Day three saw us up against Christ’s who we knew would put a fight. If we were to bump them, we would have to go out hard, take the race to them, and make the bump happen. We did. After an aggressive start and a slightly altered start sequence (as we were now starting a lot closer to the motorway bridge) we lifted up onto an attacking rhythm, using the images of Girton closing in on us from the previous day as inspiration. The boat was moving well with catches going in sharply, but we were riding on some seriously choppy water, churned up by the closest few crews in front. The crew stayed relaxed though, following a solid lively rhythm set by stern pair, and keeping the boat speed high.

Halfway along First Post reach we were rewarded with our first blast from Roger’s horn. One length left to close. Focussing on maintaining speed for the corner, we lifted up into First Post corner and moved to half a length off their stern. Two blasts on the horn. Lifting into the narrow Gut the water really threw us around and we could have lost a lot of boat speed, but the focus of the crew was relentless. If we took a hit in the wash the boys were back on it the next stroke, maintaining the rhythm and attack, preventing Christ’s from walking away. Taking Grassy corner we started gaining again, and were reminded that we were only half a length away by our bank party.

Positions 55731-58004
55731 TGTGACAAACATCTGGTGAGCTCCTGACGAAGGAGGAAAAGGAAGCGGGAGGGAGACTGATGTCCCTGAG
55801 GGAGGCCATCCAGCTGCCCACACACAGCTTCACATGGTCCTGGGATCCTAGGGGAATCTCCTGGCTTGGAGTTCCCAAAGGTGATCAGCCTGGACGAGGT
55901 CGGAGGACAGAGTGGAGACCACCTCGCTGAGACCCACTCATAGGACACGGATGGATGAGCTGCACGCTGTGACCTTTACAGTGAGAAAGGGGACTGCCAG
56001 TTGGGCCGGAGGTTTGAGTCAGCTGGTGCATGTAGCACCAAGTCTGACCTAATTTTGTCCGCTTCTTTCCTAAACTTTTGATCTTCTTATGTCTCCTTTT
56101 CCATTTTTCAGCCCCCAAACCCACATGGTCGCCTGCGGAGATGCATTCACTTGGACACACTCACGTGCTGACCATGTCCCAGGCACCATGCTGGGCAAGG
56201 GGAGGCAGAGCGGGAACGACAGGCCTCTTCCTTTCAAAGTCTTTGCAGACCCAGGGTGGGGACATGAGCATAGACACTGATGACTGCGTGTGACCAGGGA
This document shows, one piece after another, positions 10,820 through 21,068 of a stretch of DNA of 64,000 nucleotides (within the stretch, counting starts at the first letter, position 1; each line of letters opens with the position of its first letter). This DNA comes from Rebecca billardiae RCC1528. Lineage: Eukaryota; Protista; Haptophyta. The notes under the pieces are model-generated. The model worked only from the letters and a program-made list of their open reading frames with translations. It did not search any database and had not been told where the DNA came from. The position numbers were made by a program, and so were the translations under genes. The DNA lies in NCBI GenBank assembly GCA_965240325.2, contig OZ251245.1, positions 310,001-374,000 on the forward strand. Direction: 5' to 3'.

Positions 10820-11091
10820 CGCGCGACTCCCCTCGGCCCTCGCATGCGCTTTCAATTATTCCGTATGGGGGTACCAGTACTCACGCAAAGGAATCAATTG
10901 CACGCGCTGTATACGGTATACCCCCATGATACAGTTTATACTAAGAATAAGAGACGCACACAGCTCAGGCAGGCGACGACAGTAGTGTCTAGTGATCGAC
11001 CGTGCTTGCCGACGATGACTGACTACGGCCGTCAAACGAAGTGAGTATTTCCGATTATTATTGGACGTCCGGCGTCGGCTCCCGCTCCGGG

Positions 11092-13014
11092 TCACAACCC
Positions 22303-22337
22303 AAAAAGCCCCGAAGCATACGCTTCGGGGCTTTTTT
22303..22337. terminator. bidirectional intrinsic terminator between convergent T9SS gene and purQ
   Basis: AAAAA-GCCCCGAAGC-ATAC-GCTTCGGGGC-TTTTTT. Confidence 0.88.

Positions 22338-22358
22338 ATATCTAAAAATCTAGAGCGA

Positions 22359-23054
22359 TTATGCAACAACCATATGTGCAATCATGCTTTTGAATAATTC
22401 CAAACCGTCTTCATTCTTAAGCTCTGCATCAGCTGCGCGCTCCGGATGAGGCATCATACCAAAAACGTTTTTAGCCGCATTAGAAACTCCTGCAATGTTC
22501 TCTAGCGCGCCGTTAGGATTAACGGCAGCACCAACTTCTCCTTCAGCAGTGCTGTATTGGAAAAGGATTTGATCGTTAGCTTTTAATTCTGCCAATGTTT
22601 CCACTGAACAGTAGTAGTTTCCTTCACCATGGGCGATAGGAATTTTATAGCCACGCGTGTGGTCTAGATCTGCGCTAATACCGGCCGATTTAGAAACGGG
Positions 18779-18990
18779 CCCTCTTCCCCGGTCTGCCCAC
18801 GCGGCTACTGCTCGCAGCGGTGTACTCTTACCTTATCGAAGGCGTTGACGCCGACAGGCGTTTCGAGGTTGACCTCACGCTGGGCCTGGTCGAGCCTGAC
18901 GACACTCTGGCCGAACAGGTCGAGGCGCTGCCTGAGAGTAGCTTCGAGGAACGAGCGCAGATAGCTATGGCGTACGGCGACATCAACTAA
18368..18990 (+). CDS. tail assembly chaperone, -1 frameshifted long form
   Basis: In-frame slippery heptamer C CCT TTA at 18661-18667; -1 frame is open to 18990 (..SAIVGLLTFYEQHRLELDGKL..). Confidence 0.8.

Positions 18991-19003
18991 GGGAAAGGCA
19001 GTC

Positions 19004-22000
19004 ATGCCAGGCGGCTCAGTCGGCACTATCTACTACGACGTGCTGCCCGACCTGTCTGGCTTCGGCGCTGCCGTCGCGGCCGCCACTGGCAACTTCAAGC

Plough reach saw us maintain our advantage on Christ’s as we were repeatedly buffeted by wash and hindered by the odd ‘air-stroke’! Lifting into Ditton three horns sounded as the gap in front closed to a canvas. Will attacked the second apex of Ditton, giving us a tight line out of the corner and allowing us to lift quickly on the coat tails of Christ’s. Continuous horn. Overlap. The Christ’s cox steered them wide, out toward Meadowside. We held our line, initially feeling the wash of their bowside blades, but then into clear water. This translated into us gaining five seats within five strokes, giving us overlap almost up to their three-man. Will eased the rudder on, forcing a blade clash within a few strokes. What an incredible bump to take us up to 9th on the river.

W1 – Bumped by Magdalene